Outside, check for windows and doors that may not close completely, or plumbing and utility penetrations that may need to be sealed. Also, eliminate breeding sites such as areas with excessive mulch or leaf litter. Pay special attention to low spots around your yard that may collect water, and avoid over watering shaded areas that may not dry as quickly. If a crawl space is present, ensure that the space has adequate ventilation. Inside the home, be sure that door sweeps provide a tight seal, and that leaky pipes or other sources of water leaks are corrected immediately. Potted plants can also serve as an indoor breeding site for Springtails. Therefore, avoid over watering plants to keep moisture levels low, and always inspect outdoor potted plants for signs of Springtails before bringing the plants inside.
Remember, the presence of Springtails can be an early warning sign of moisture issues that could attract pests and lead to costly water damage, so be sure to let us know if you have noticed Springtails in or around your home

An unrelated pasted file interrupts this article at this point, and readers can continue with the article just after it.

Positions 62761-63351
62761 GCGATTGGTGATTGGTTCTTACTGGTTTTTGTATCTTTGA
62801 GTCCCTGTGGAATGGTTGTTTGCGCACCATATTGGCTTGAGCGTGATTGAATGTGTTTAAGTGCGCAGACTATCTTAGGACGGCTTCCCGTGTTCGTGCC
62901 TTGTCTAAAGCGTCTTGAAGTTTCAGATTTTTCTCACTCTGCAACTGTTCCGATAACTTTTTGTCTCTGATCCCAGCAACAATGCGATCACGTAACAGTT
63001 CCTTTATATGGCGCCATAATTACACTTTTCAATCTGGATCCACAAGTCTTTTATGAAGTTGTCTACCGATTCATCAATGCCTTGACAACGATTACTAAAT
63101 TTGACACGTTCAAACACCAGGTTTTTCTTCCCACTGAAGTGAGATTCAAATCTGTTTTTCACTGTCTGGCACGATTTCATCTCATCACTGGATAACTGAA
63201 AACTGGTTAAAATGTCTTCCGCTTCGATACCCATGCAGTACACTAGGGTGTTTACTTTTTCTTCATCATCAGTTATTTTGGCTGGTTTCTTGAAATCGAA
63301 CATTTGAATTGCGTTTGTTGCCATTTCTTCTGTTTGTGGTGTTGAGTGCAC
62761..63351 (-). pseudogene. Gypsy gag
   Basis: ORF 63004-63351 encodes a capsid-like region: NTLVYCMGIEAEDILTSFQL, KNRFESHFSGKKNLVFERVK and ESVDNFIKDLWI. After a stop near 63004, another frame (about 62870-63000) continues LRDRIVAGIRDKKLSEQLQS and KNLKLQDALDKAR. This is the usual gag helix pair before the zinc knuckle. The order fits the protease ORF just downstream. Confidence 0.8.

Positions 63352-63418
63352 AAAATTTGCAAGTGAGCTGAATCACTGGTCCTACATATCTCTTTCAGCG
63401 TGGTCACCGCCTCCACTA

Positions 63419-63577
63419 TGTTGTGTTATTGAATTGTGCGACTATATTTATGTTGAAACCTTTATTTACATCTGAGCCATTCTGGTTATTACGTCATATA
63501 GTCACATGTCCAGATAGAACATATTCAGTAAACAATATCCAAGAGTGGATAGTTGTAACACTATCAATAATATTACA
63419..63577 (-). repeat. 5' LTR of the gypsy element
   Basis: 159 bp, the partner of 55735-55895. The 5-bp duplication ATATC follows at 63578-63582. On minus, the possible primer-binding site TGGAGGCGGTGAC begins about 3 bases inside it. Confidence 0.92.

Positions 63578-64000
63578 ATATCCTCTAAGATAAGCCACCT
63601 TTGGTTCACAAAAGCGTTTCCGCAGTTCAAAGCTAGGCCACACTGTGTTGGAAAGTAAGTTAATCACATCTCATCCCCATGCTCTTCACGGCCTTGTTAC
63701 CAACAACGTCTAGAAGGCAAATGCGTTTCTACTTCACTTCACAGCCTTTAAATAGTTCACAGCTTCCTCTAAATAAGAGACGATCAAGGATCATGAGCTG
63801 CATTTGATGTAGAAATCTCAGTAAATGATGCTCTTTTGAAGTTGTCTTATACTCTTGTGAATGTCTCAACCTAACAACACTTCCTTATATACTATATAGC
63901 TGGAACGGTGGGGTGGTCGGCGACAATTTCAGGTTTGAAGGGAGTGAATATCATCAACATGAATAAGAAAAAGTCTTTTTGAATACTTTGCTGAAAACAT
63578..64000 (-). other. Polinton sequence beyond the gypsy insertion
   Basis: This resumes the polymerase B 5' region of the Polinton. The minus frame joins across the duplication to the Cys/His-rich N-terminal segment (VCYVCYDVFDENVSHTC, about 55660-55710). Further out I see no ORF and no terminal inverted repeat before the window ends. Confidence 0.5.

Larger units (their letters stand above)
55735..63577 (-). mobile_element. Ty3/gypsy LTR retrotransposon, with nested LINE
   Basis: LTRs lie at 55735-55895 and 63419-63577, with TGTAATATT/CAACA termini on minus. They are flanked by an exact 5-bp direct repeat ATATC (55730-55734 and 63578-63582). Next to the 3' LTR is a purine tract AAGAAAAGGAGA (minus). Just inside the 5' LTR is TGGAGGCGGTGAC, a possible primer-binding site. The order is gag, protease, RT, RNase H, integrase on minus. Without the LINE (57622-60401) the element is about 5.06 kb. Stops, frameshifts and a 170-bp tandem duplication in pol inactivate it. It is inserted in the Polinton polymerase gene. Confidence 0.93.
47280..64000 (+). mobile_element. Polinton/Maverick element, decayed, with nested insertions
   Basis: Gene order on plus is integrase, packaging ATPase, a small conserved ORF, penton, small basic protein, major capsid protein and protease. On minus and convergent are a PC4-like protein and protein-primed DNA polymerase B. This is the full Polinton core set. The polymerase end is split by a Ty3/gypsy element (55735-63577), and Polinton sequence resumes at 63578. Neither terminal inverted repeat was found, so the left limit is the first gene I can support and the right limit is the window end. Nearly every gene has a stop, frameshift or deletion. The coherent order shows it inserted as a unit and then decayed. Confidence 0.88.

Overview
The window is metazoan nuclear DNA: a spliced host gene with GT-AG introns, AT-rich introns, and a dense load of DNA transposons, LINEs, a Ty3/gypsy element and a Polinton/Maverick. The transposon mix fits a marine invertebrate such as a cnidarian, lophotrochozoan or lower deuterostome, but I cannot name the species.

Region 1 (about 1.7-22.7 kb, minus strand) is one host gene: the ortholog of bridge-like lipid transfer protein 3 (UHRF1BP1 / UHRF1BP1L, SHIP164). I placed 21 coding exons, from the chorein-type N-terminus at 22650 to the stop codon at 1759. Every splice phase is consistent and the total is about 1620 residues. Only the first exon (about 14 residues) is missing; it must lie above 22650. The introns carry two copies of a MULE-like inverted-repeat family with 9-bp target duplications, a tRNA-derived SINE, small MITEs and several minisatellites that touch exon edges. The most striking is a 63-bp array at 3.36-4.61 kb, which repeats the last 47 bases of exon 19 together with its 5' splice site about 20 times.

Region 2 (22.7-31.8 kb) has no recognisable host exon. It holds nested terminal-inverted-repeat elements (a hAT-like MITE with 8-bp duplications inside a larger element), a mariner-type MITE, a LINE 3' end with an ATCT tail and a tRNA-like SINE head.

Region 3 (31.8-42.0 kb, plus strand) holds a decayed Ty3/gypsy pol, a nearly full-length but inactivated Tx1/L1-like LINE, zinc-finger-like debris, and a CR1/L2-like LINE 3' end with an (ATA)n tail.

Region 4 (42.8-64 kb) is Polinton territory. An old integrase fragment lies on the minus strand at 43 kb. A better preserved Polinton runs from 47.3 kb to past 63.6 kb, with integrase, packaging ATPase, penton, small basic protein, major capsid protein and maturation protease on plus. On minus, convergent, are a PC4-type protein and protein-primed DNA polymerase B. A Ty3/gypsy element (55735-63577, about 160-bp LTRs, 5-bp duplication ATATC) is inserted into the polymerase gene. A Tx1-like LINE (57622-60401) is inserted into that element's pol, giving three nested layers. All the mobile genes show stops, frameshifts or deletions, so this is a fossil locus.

It’s the time of the year when critters are preparing for cold weather and finding places to nest for the winter. We’re already seeing an increase in reporting of mice, rats, and raccoons. Animals are relentless at finding ways to get into your home, so you may want to inspect your home before it gets too cold. In fact, according to PestWorld, 45% of all rodent infestations happen in the fall and winter!
Pests like mice are relentless in the fall and winter as they seek warmth and food. Mice are like mini-torpedoes, with incredibly strong jaws and a body that can fit through cracks a fraction of their size. These pests will find cracks in your foundation, walls, attics, and floors – especially near food – and chew until they can make it in and out. And within months, a couple mice can reproduce into hundreds of mice!
Pests cause structural damage inside your walls, attics, and crawl spaces as they build out their new home in yours. The best means of keeping them out is to inspect and remove any openings or things that attract them.